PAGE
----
port: 993
    targetPort: 993
  selector:
    app: service
    release: release-name
    protocol: mail
  type: ClusterIP
---
apiVersion: v1
kind: Service
metadata:
  labels:
    app: service
    chart: service-0.1.0
    heritage: Tiller
    protocol: www
    release: release-name
  name: release-name-service-www
spec:
  ports:
  - name: www
    port: 80
    targetPort: 8080
  type: ClusterIP

common.deployment

The common.deployment template defines a basic Deployment. Underneath the hood, it uses common.container (see next section).

By default, the pod template within the deployment defines the labels app: {{ template "common.name" . }} and release: {{ .Release.Name | quote } as this is also used as the selector. The standard set of labels are not used as some of these can change during upgrades, which causes the replica sets and pods to not correctly match.

Example use:

{{- template "common.deployment" (list . "mychart.deployment") -}}
{{- define "mychart.deployment" -}}
## Define overrides for your Deployment resource here, e.g.
spec:
  replicas: {{ .Values.replicaCount }}
{{- end -}}

common.container

The common.container template creates a basic Container spec to be used within a Deployment or ReplicaSet. It holds the following defaults:

  • The name is set to the chart name
  • Uses .Values.image to describe the image to run, with the following spec:
    image:
      repository: nginx
      tag: stable
      pullPolicy: IfNotPresent
  • Exposes the named port http as port 80
  • Lays out the compute resources using .Values.resources

Example use:

{{- template "common.deployment" (list . "mychart.deployment") -}}
{{- define "mychart.deployment" -}}
## Define overrides for your Deployment resource here, e.g.
spec:
  template:
    spec:
      containers:
      - {{ template "common.container" (list . "mychart.deployment.container") }}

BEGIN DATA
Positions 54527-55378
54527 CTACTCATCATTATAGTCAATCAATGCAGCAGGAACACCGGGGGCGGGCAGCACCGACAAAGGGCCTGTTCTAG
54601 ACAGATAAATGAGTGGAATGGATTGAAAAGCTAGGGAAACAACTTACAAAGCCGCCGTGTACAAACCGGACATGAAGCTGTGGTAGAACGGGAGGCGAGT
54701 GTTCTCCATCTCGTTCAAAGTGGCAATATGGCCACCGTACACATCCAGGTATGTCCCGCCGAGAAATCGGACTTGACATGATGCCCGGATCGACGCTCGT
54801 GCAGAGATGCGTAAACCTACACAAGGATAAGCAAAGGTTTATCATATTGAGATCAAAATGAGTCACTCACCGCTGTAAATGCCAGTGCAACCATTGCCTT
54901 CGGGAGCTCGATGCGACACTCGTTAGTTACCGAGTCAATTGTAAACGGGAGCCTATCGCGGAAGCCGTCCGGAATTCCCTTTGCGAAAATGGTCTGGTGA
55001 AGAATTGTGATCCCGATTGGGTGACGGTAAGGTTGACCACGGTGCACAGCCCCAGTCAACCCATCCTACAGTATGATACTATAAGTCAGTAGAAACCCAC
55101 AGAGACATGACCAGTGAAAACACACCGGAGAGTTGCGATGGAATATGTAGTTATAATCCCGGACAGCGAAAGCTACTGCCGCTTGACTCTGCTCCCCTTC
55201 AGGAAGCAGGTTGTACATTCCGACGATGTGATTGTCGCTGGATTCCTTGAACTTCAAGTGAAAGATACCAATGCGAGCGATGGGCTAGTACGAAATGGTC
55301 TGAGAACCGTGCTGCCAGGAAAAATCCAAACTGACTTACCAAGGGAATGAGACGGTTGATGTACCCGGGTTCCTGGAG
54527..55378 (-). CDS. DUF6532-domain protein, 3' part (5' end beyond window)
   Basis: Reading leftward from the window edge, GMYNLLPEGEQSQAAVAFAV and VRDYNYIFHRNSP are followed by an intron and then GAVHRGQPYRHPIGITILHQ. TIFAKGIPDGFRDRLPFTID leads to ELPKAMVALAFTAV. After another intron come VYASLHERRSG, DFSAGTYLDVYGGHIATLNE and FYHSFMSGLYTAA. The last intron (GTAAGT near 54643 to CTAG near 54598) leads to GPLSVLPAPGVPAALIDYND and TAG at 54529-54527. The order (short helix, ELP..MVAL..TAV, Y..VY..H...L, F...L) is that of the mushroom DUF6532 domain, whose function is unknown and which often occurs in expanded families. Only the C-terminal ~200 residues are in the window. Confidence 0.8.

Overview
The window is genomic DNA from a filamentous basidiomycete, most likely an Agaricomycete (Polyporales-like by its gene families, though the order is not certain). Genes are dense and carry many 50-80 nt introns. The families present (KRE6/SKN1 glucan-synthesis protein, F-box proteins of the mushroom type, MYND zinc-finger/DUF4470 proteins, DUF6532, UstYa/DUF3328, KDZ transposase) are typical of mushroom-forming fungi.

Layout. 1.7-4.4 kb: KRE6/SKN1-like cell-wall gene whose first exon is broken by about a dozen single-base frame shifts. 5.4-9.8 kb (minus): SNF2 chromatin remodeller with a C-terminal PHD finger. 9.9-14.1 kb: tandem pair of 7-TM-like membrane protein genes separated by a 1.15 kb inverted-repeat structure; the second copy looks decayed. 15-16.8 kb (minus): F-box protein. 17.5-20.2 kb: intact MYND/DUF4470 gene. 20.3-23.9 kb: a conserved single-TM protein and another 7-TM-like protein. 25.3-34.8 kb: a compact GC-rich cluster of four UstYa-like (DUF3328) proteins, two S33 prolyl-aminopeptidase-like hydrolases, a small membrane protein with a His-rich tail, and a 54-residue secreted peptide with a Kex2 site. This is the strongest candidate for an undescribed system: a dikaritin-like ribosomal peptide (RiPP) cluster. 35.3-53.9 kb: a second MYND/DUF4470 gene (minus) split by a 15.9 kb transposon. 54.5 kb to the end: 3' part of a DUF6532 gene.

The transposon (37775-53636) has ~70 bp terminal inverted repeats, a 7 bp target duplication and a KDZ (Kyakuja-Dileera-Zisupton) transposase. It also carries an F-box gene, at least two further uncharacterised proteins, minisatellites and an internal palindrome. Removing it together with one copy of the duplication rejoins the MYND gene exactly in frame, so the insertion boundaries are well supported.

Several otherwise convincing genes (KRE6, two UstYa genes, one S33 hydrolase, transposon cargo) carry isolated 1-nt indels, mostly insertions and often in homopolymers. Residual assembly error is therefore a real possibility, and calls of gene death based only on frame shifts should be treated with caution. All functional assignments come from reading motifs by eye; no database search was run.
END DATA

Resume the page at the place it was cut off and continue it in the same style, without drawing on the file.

{{- end -}}
{{- define "mychart.deployment.container" -}}
## Define overrides for your Container here, e.g.
livenessProbe:
  httpGet:
    path: /
    port: 80
readinessProbe:
  httpGet:
    path: /
    port: 80
{{- end -}}

The above example creates a Deployment resource which makes use of the common.container template to populate the PodSpec's container list. The usage of this template is similar to the other resources, you must define and reference a template that contains overrides for the container object.

The most important part of a container definition is the image you want to run. As mentioned above, this is derived from .Values.image by default. It is a best practice to define the image, tag and pull policy in your charts' values as this makes it easy for an operator to change the image registry, or use a specific tag or version. Another example of configuration that should be exposed to chart operators is the container's required compute resources, as this is also very specific to an operators environment. An example values.yaml for your chart could look like:

image:
  repository: nginx
  tag: stable
  pullPolicy: IfNotPresent
resources:
  limits:
    cpu: 100m
    memory: 128Mi
  requests:
    cpu: 100m
    memory: 128Mi

The output of running the above values through the earlier template is:

apiVersion: extensions/v1beta1
kind: Deployment
metadata:
  labels:
    app: deployment
    chart: deployment-0.1.0
    heritage: Tiller
    release: release-name
  name: release-name-deployment
spec:
  template:
    metadata:
      labels:
        app: deployment
    spec:
      containers:
      - image: nginx:stable
        imagePullPolicy: IfNotPresent
        livenessProbe:
          httpGet:
            path: /
            port: 80
        name: deployment
        ports:
        - containerPort: 80
          name: http
        readinessProbe:
          httpGet:
            path: /
            port: 80
        resources:
          limits:
            cpu: 100m
            memory: 128Mi
          requests:
            cpu: 100m
            memory: 128Mi

common.configmap

The common.configmap template creates an empty ConfigMap resource that you can override with your configuration.

Example use:

{{- template "common.configmap" (list . "mychart.configmap") -}}
{{- define "mychart.configmap" -}}
data:
  zeus: cat
  athena: cat
  julius: cat
  one: |-
    {{ .Files.Get "file1.txt" }}
{{- end -}}

Output:

apiVersion: v1
data:
  athena: cat
  julius: cat
  one: This is a file.
  zeus: cat
kind: ConfigMap
metadata:
  labels:
    app: configmap
    chart: configmap-0.1.0
    heritage: Tiller
    release: release-name
  name: release-name-configmap

common.secret

The common.secret template creates an empty Secret resource that you can override with your secrets.

Example use:

{{- template "common.secret" (list . "mychart.secret") -}}
{{- define "mychart.secret" -}}
data:
  zeus: {{ print "cat" | b64enc }}
  athena: {{ print "cat" | b64enc }}